Digital marketing strategy and its effects on sales
By Jérôme-Mario Chijioke Utomi
Even when it is a known fact that as early as 1967 the nation, Nigeria suffered acute leadership challenges; Yet every day that passes is a reminder of why the administration headed by President Muhammadu Buhari should apologize to Nigerians.
This current assertion is based on the fact that while what happened in the years before the current administration was a challenge for Nigeria and Nigerians, what is happening now under the current administration is a crisis.
Besides the administration’s apparent failure to implement pro-poor initiatives, this article will highlight three recent concerns/examples.
The first and very fundamental is the latest statement/realization by Professor Oyedunni Sola Arulogun from the Department of Health Promotion and Education, University of Ibadan (UI) that Nigeria was in turmoil as virtually all citizens live in extreme poverty.
According to the media, the don, who spoke on the subject The Pervasive Force of Science and Technology and the Complementary Role of Entrepreneurial Education in the New World at the 4th enrollment ceremony for 156 students of Admiralty University of Nigeria (ADUN), Ibusa, near Asaba, Delta State, explained, among other concerns, that as of 19 April 2022, 1:00 p.m., Nigeria’s Poverty Index shows that 83,005,582 Nigerians (representing 39% of the world’s population) currently live in extreme poverty, with 53% in rural areas with an equal proportion of men and women.
She described the trend as a bad omen for a country like Nigeria and pointed out that “according to our economic planning, the target escape rate is 0.3 per minute but the reality is -3, hence the poverty rate that is increasing in Nigeria on a daily basis”.
Of course, looking at a similar report recently released by the World Bank, it is evident in my view that the donation, which expressed empathy for the plight of the poor and called on governments and other concerned bodies to make a decision drastic and rational to jump out of boiling water now that force and means are at hand to avert hunger and war, neither said anything strange or new, but only said it differently.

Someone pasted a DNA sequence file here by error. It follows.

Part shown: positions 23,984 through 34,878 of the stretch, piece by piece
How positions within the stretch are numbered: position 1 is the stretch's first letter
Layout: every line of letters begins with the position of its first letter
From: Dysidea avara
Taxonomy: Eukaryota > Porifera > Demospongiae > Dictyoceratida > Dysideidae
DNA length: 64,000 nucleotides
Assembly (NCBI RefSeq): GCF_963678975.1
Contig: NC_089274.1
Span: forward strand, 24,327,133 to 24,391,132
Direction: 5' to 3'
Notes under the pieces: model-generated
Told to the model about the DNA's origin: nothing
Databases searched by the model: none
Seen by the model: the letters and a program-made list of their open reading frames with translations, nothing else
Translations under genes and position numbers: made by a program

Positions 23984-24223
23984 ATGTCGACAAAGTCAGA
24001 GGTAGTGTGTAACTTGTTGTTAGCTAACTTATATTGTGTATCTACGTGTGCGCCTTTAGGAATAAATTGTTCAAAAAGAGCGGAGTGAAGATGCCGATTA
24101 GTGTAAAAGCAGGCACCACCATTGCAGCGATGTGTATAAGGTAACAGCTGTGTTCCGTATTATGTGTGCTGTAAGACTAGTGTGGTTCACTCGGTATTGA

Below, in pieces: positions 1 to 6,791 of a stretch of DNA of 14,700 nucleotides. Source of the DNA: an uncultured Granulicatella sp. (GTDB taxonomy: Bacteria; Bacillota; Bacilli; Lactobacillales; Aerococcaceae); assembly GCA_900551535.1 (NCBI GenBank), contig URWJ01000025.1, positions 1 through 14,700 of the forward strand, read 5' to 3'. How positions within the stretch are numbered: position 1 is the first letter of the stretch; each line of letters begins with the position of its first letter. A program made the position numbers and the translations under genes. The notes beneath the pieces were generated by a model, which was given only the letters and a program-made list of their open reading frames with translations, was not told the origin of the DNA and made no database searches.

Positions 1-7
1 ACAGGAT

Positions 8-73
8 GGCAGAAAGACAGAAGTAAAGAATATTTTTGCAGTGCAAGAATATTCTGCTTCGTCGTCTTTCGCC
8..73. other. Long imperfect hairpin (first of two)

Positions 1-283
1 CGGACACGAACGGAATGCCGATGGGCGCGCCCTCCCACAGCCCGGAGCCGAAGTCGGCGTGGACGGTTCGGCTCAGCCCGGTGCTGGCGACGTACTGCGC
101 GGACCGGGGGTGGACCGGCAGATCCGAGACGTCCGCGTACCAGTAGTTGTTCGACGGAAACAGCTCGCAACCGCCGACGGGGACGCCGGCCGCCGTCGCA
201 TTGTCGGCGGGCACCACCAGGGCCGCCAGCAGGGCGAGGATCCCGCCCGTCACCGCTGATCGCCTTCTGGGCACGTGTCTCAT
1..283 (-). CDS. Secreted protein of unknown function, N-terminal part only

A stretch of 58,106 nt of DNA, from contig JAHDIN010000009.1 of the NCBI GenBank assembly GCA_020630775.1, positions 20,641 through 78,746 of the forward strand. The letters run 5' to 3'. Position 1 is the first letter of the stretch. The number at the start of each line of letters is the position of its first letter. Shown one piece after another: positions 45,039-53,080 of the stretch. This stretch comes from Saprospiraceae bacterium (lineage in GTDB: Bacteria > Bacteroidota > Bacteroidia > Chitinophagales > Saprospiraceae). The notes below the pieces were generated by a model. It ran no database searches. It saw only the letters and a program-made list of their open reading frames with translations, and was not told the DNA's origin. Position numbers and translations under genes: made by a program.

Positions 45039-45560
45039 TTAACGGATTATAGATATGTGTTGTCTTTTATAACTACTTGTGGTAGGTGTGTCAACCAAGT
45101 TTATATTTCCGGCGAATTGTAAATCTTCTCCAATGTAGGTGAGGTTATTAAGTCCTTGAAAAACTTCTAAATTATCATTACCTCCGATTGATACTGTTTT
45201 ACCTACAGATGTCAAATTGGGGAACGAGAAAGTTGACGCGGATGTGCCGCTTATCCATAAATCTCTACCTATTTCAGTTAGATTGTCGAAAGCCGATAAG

Title A brighter future for all Nigerians: Nigeria Poverty Assessment 2022The report represents the culmination of the World Bank’s engagement with data and analysis on poverty and inequality in Nigeria over the past two years.
It draws primarily on the Nigerian Living Standards Survey (NLSS) 2018/19, which provided the first official figures on poverty in Nigeria in nearly a decade, as well as the National Longitudinal Telephone Survey. COVID-19 (NLPS) from Nigeria. These surveys were implemented by the Nigeria National Bureau of Statistics (NBS) in collaboration with the World Bank.
According to the report, which brings together the latest data on the profile and drivers of poverty in Nigeria, as many as 4 in 10 Nigerians live below the national poverty line. Many Nigerians – particularly in the north of the country – also lack education and access to basic infrastructure, such as electricity, clean water and improved sanitation.
The report further notes that jobs do not translate the hard work of Nigerians into an exit from poverty, as most workers are engaged in small farm and non-farm family businesses; only 17% of Nigerian workers are in the wage jobs best able to lift people out of poverty.
Before the dust raised by the above comment could settle, another was in place. This time from the World Health Organization (WHO), which released on the celebration of World Malaria Day (WMD), a day set aside to raise awareness of the mosquito-borne disease and malaria. review of disease prevention, treatment, control and elimination efforts and focused on WMD 2022 Harnessing innovation to reduce the malaria burden and save lives.
While calling for investments and innovation that will bring new vector control approaches, diagnostics, antimalarial drugs and other tools to accelerate the pace of progress against malaria, WHO said something that will a source of concern for all Nigerians of good will.